Updated: Jan 9
Turtlenecks were invented dating back to the 15th century. Worn by knights to protect their necks. Royalty also adopted the high-neck fashion to indicate status.
From the late 19th century and forward, menial workers, athletes, sailors, and naval officers donned the polo neck, using it as a utilitarian item and for warmth. In the 20th-century black polo-necks became preferred attire for radical artists, philosophers, and intellects.
In different countries, high-neck has different names.
In Europe the high-neck collar is referred to as the:
- Polo neck and
- Roll neck
In North America and Canada the elongated collar is commonly known as the:
In New Zealand and Australia the high collar is referred to as the:
In the 1920s a flamboyant English playwright, Sir Noel Pierce Coward turned the polo neck into a U.S. middle-class fashion trend, namely for men. In the same era, women adopted the look making it a unisex item.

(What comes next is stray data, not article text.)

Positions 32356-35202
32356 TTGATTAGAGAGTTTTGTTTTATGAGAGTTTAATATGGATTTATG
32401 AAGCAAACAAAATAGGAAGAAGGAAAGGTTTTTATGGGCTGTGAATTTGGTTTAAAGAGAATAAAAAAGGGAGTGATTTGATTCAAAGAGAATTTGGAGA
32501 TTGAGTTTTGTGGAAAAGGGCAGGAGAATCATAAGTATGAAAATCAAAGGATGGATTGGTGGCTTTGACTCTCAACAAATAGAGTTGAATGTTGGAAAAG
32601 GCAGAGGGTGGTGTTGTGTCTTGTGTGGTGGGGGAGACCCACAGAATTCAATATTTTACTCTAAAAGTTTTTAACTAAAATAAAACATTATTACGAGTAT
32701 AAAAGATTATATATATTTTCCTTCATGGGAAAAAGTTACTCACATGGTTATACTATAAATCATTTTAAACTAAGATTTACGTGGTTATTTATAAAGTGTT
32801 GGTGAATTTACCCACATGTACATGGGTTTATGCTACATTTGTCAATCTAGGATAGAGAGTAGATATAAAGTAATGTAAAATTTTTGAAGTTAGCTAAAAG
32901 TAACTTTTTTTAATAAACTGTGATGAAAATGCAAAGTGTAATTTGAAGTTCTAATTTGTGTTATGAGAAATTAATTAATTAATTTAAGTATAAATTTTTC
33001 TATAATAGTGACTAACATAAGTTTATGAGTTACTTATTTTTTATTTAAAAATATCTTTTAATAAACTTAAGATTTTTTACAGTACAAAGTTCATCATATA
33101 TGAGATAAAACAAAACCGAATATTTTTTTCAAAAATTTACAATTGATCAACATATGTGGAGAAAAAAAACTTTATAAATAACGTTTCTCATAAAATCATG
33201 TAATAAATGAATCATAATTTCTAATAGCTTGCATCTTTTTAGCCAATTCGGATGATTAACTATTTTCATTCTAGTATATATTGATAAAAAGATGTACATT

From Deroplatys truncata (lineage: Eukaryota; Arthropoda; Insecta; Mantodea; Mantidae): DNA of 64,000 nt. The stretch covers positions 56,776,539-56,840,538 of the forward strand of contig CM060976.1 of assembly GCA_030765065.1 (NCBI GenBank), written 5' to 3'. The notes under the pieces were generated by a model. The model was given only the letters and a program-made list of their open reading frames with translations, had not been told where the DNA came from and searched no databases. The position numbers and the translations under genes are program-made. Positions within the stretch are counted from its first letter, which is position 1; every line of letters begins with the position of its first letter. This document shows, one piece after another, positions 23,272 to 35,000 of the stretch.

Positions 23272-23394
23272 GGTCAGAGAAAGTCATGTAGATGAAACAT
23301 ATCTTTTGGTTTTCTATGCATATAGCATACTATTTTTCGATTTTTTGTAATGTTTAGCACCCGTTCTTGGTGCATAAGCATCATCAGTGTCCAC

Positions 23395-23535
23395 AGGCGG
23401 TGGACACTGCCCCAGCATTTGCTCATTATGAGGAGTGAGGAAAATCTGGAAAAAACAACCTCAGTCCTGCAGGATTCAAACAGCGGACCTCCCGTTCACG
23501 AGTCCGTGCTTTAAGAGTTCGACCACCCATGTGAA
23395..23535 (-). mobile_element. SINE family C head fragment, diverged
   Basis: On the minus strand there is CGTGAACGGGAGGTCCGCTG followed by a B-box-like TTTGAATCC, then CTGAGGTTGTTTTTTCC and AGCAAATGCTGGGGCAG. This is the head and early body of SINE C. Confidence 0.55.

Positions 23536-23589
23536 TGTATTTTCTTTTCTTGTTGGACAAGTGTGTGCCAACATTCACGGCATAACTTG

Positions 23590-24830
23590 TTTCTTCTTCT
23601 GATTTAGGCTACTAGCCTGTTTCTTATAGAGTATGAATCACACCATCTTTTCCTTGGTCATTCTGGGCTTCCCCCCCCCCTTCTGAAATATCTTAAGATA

As a child, I was first introduced to the turtleneck and the dickie (a high-neck with 10" inches of fabric covering your center chest/back). Having to wear them against my will, I developed a strong disdain for both. It wasn't until I was old enough to understand its appeal, that I'd grown to love them. That occurred when I saw how Audrey Hepburn wore and made them classy. I had a newfound respect for the ill-gotten garment and incorporated it into my wardrobe and signature collections.
Improvisation with the high-neck is an essential part of the Regina McWhite® signature collection of tops and dresses. Showing how fabulous and versatile the turtleneck can be.
I hope this piece was informational and entertaining for you. I look forward to giving you more fun facts about the pieces that inspire my designs.
~ Regina McWhite® Team